// Posted by Alexandra on 03/24/2014 (1:48 PM)
After our classroom discussion, I was really struck by the concept of “online life” and “real life”. In the beginning of the semester we talked a little about the disconnect between the two and at the time I truly… Read more
After our classroom discussion, I was really struck by the concept of “online life” and “real life”. In the beginning of the semester we talked a little about the disconnect between the two and at the time I truly believed that certain aspects of online behavior only mattered in the online world and could remain there. After reading an article series by Quinn Norton about women on the Internet and the responses they often receive, I started to think differently about the idea of separate lives online and in real life. The main portion of the Hess article that struck me was when she was describing a situation in which she called the police to report death threats that people had been commenting on her twitter account. The police officer that responded to the call was hesitant to take action against the threats due to the potential infidelity of the situation. He raised the point that these threats could be coming from anywhere in the world and therefore could actually not be an imminent threat.
While it is true that this threat could be coming from thousands of miles away, should that matter? Is tangle nature of the threat the most important issue? I believe that this situation blurs the ability to separate the real world from the online world. While the threat could be impossible to physically happen, the real issue is the treatment of women in ALL arenas of life, both online and in person. This situation brings light to greater issue of why people, men particularly act aggressive and violent towards women. Violence towards women is a large issue supported by many different organizations throughout the world. Online is the next frontier for tackling this issue. I believe that the divide between online life and real life is what is causing online violence towards women to be devalued. It is imperative for our society to view violence towards women as one homogenous issue, not one that can be split into two different worlds. Online threats are just as damaging to the physical and emotional bodies of women as threats in person.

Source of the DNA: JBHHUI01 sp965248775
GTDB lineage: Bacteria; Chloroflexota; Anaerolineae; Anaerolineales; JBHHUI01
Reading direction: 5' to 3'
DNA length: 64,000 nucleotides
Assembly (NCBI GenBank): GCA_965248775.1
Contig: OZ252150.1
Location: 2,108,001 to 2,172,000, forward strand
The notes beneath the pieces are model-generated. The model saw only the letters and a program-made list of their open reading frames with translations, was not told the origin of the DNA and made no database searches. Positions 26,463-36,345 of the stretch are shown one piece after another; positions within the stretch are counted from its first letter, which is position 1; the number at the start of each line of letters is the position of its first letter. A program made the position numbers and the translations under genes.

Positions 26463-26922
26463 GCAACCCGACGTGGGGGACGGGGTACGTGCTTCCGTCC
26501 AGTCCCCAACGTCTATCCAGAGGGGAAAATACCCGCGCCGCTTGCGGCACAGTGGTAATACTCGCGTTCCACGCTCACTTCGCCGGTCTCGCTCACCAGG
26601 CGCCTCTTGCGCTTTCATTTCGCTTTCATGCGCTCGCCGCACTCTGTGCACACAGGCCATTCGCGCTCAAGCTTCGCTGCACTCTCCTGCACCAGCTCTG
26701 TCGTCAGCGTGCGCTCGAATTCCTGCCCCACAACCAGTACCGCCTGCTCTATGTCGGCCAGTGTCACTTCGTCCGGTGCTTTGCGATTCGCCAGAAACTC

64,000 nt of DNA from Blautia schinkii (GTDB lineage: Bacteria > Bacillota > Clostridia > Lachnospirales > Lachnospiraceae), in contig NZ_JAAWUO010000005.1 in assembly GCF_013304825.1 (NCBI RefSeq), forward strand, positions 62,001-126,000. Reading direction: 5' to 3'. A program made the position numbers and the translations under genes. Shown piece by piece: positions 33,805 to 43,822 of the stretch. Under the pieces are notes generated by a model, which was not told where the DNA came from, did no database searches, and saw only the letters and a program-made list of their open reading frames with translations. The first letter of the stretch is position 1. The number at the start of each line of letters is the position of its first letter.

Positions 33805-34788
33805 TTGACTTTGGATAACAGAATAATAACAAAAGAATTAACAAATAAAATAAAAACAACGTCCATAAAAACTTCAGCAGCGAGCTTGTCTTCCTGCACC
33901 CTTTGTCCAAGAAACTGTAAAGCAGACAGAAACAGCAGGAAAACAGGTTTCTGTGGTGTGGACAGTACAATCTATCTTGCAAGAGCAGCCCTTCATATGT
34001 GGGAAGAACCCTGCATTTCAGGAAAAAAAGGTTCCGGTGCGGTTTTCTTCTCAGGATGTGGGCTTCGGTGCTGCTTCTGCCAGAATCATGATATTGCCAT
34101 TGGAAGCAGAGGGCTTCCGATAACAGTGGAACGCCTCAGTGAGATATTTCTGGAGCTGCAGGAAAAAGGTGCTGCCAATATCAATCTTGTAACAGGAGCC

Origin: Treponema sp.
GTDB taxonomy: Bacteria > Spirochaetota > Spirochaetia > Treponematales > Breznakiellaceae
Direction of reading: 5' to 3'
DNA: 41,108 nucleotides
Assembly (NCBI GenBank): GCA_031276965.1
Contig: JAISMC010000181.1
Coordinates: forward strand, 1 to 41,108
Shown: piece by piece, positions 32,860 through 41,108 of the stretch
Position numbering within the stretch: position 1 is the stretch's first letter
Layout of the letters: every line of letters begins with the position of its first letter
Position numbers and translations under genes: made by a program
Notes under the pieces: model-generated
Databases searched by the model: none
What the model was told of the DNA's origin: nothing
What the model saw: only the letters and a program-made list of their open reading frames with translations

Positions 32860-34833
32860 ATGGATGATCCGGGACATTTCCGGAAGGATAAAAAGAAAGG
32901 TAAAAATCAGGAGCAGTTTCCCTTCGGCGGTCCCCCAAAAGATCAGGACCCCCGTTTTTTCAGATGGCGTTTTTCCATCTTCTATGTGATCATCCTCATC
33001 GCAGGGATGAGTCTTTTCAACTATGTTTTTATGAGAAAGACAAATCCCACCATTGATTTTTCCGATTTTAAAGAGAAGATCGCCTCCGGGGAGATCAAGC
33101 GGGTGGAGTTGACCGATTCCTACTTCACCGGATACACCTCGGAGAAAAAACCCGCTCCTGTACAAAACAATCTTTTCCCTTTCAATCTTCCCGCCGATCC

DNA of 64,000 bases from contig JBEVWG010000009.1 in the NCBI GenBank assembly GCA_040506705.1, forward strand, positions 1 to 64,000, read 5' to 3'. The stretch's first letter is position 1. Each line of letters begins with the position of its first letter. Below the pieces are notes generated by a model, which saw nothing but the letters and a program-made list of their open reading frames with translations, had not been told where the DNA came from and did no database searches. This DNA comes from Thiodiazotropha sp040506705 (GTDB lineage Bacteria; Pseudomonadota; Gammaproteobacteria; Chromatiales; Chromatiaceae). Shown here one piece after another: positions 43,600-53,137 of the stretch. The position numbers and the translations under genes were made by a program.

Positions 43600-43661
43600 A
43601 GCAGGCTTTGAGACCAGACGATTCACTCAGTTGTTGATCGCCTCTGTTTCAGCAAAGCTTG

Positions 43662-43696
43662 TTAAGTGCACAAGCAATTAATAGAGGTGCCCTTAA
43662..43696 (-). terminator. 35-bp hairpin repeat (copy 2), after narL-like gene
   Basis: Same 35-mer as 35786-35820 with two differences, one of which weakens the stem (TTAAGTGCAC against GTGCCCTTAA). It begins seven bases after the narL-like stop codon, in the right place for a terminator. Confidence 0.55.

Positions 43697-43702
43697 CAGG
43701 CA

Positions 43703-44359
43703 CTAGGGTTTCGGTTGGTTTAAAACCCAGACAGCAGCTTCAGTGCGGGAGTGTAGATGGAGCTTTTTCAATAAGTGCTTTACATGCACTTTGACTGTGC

These issues open up questions of where our legal system will. As new technologies develop, our legal system must try it’s hardest to keep up in order to protect our citizens. The Internet and its global capabilities pose new threats to our legal system. The idea of humans as “netizens” raises the question how to regulate people in a realm without borders and clear lines of the authority. Despite the ambiguity of authority online, there is a obvious problem that needs a solution. Violent language and threats made to women, regardless of in person or online, are a dark side of communication and need to be prevented. As we move forward into a world that blends both in person and online interactions, how we will enforce law and order?